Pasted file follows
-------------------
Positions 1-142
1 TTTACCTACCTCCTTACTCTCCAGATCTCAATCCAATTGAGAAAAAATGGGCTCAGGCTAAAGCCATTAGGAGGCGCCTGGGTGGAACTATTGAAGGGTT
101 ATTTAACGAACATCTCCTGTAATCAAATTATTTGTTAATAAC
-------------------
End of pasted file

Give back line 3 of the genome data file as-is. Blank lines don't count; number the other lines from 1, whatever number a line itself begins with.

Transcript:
101 ATTTAACGAACATCTCCTGTAATCAAATTATTTGTTAATAAC